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2023 RESTAURANT OF THE YEAR: Wild Mountain Food & Drink


Wild Mountain Food + Drink

Runners up Saveur, Nowhere


At Wild Mountain Food + Drink in Sooke, owners Chef Oliver Kienast and sommelier Brooke Fader offer beautiful food with a beautiful message:

“Our mission from Day One has been to create a local food economy and we have not wavered from that commitment for eight years,” says Fader. “It’s our absolute honour to be able to showcase the best of our region. Year round. No excuses.”

Chef Oliver Kienast and Brooke Fader

Everything is locally sourced at Wild Mountain Food & Drink — even the pottery.

That means you will always enjoy something fresh from the island when you dine here, whether it’s been foraged or fished nearby, plucked from an island farm, bottled by a small winemaker, or created in their own kitchens. Even the stoneware is made by a Sooke potter.

“Farm to table for real,” is the restaurant’s tagline and that’s not hyperbole — ask about any item on their seasonal menu and Fader can tell you where, why, and how it’s sourced, from the juicy pork chop from Tom Henry’s farm in Metchosin to the crispy Fanny Bay beach oysters in a cornmeal crust (the cornmeal ground at nearby Nootka Rose mill), and presented with pretty cupped leaves of miner’s lettuce in a sauce of wild nettles they foraged themselves.

Metchoisin raised pork and other local ingredients on the plate

Whether sourdough bread, charcuterie, ferments and desserts, almost everything is made in house. Fish is sourced from Sooke fishing families. Even the flour for their pizzas is grown and milled just a few miles down the road.

A small, cosy restaurant in a vintage bungalow overlooking Sooke Harbour

The cosy restaurant sits in a vintage bungalow above the Government Wharf, with much of the space devoted to Kienast’s kitchen, a little food garden and a massive outdoor, wood-fired oven, a pandemic project built by local stone mason Martin Swift, with added details from Leechtown blacksmith Ryan Fogarty.

Cooking in a wood fired oven is the chefs' specialty here — whether pizza or proteins.

There’s always an air of culinary adventure and experimentation here, Kienast and his long-time sous chef Scott Wood riffing on the local “micro-seasons” as fresh ingredients arrive together, whether nettles and oysters, peas and morels or fall quince and honey.

Presented with a source of local mutton, Wood created his own island-style donair — the meat which he butchered from whole animals, ground, extruded, poached and then roasted on a spit over a Japanese charcoal grill, to serve alongside house made flat bread, cucumber and tomato salad and sauces.

“I’m not the same chef I was 15 years ago,” says Kienast who started his career with Fader at Sooke Harbour House, and now loves the simplicity of cooking with fire, whole animal butchery, sourdough breads and fermentation.

“I’m not trying to manipulate things as much, but rather asking how do we let the ingredients speak for themselves, let the food sing its song.”

Terrines, charcuterie, prosciutto and sauces - every detail created in house at Wild Mountain in Sooke.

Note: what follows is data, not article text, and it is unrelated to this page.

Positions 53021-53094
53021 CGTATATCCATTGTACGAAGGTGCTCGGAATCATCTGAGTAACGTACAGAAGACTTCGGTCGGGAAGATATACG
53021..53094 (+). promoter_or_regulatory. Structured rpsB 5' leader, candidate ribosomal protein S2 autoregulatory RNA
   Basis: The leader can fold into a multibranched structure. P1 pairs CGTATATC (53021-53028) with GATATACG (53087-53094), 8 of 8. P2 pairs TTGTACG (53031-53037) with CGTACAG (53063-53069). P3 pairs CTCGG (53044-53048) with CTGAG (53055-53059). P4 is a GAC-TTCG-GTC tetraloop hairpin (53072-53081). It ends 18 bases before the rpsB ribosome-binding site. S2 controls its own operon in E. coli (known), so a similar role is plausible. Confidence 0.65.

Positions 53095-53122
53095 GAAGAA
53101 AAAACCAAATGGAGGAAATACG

There’s intention at every level and a story behind every ingredient, their mantra being "West Coast Canadian Cuisine reflecting the harvest & season".

But Fader and Kienast go beyond walking the local talk — they are often leading the walk — volunteering for Slow Food and leading the Slow Fish movement, supporting “our food sheds and the people who tend them”.

Wild Mountain has become a gathering spot for Sooke locals and a place for destination dining. The hospitality is warm and inclusive, whether you come for a multi-course menu, a cocktail and snack at the bar, or a takeout pizza.

Fader credits her husband and their team for driving the restaurant’s ongoing evolution.

“It is a collaborative working environment which means our capacity and our creativity is limitless,” she says.

Also among our judges’ top tables: Saveur for its complex and artfully executed plates; and Nowhere, featuring adventurous, ever-changing tasting menus.





Wild Mountain Food + Drink

Runners up: Part and Parcel, The Courtney Room


Modern west coast cuisine means creative dishes featuring all of the wonderful ingredients from our farms, fishers and forests.

At Wild Mountain, owners chef Oliver Kienast and Brooke Fader embody that ethos, buying direct from island food producers, butchering whole animals and making literally everything in house. Beyond the ever-changing dinner menu featuring fish, seasonal vegetables and wild, foraged foods, there’s take-out pizza and sourdough breads from their outdoor wood-fired oven, house dressings made with honey from the family’s Okanagan farm (bottled for sale), plus various pickles, ferments, house made charcuterie, gnocchi and pasta.

Other modern west coast kitchens we love: casual Part and Parcel with its local, plant-forward fare (from charred broccoli sandwiches to nettle and lamb agnolotti with morels); and The Courtney Room, an elegant bistro celebrating everything Pacific Northwest on the plate and in the glass, whether beautiful breakfasts, seasonal cocktails or winemakers’ dinners.


 ©Cinda Chavich



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